Currently, if a VBP provides outcomes-based discounts, a single failed unit with the greatest discount could become the BP for all sales of the drug during a reporting period, and that BP alone would be reported. As a reminder, if only basic rebates are due, the rebate for a brand-name drug equals the greater of the drug’s average manufacturer price (AMP) minus its BP, or 23.1% of its AMP.1 So currently, if the VBP offers a full refund for a failed outcome, a single failed outcome would require a rebate of 100% of AMP for all Medicaid sales of the drug during the reporting period, obviously a potentially disastrous result for the drug maker.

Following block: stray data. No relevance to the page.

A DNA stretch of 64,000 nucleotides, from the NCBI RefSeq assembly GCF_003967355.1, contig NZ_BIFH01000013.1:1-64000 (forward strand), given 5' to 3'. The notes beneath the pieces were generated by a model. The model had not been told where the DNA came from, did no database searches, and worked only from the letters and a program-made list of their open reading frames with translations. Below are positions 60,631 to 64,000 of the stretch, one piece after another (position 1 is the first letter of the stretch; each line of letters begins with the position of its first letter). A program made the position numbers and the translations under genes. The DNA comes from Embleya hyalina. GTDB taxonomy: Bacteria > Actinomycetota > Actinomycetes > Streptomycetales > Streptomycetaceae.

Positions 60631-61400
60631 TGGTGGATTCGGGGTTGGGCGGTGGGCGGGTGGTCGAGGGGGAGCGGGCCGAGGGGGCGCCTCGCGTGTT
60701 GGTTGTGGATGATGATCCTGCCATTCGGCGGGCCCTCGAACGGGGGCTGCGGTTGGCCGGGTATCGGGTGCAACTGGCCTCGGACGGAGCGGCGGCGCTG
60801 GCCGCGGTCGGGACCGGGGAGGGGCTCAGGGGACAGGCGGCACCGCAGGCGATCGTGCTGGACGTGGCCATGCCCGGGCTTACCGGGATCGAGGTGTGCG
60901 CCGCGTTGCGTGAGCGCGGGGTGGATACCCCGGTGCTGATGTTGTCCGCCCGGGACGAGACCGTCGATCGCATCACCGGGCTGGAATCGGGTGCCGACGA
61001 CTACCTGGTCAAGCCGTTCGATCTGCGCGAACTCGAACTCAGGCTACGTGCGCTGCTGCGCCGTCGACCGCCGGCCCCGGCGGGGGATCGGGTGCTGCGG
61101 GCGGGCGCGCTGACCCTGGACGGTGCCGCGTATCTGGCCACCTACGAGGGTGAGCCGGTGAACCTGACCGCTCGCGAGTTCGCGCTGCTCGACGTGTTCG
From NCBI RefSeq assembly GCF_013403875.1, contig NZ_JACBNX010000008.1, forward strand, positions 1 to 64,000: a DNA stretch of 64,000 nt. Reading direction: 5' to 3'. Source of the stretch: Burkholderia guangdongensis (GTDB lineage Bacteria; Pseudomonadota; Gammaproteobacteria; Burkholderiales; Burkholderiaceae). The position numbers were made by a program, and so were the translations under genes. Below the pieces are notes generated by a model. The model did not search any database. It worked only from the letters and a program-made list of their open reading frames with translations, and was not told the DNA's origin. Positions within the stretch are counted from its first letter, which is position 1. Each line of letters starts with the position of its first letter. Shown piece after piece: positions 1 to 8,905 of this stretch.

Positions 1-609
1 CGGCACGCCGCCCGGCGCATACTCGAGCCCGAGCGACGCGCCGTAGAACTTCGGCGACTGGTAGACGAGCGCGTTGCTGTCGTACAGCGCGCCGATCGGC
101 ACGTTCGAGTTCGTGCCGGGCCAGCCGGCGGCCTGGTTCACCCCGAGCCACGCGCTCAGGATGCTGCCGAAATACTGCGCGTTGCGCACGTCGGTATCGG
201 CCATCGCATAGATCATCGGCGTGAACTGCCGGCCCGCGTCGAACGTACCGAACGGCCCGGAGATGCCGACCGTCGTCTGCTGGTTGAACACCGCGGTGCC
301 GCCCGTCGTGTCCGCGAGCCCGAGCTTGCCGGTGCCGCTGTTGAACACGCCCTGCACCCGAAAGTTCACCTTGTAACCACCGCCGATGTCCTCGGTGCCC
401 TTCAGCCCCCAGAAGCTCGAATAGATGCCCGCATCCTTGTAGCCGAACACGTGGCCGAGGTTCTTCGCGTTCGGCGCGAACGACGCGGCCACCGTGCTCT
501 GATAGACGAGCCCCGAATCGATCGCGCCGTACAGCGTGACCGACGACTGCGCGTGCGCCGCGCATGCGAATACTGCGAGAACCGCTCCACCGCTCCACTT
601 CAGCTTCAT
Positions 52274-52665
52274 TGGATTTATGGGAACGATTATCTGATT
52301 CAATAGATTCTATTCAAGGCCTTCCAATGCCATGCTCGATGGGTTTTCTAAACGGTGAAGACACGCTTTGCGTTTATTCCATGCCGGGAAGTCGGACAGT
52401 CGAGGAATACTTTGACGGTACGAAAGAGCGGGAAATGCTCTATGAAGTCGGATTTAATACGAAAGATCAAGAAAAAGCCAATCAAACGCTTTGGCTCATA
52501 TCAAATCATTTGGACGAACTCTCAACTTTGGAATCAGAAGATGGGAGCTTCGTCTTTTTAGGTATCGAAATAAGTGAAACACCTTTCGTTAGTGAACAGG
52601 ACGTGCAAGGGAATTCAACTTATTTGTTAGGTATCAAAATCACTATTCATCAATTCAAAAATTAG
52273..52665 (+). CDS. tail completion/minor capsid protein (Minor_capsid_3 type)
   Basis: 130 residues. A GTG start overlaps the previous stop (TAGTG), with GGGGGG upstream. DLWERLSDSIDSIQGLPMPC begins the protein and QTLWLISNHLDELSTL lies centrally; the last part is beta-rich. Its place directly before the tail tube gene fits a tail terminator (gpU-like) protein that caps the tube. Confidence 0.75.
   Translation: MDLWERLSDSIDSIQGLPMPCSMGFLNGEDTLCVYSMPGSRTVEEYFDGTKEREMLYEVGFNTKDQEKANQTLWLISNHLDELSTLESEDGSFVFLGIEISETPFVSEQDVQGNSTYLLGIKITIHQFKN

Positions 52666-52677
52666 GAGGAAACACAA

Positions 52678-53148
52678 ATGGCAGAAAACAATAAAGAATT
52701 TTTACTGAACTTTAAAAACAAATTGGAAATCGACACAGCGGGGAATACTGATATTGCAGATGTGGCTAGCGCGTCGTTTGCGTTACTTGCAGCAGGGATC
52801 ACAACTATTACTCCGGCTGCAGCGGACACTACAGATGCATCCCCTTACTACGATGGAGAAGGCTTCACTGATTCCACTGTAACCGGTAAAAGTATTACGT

Under the proposed rule, a manufacturer could report a distinct set of BPs based on “the range of evidence-based or outcomes measures for that drug that are possible under the VBP arrangement.” The proposed rule states, as an example, that a manufacturer “could offer varying rebates based on a patient’s response after the drug is administered”. If participating in a VBP, the manufacturer could report multiple BPs, each corresponding to a different patient outcome. The manufacturer also would report a single BP for sales outside of the VBP arrangement in accordance with how BPs are currently calculated. The rebates manufacturers must pay to state Medicaid programs then would turn on whether each Medicaid beneficiary “participates” in the VBP. For a beneficiary whom the state treats as a “participant,” the BP for purposes of calculating the rebate for that patient’s sales will be the BP that is reported for the particular outcome achieved by the patient. A different Medicaid rebate would be calculated for each of the reported BPs for each outcome, meaning the rebate paid for a patient “would only represent the amount of rebate due to the state from the manufacturer for that patient, not all patients.” If a state’s Medicaid beneficiaries do not “participate,” then the rebate for sales for all non-participants will be based on the single non-VBP BP that is calculated in accordance to current rules.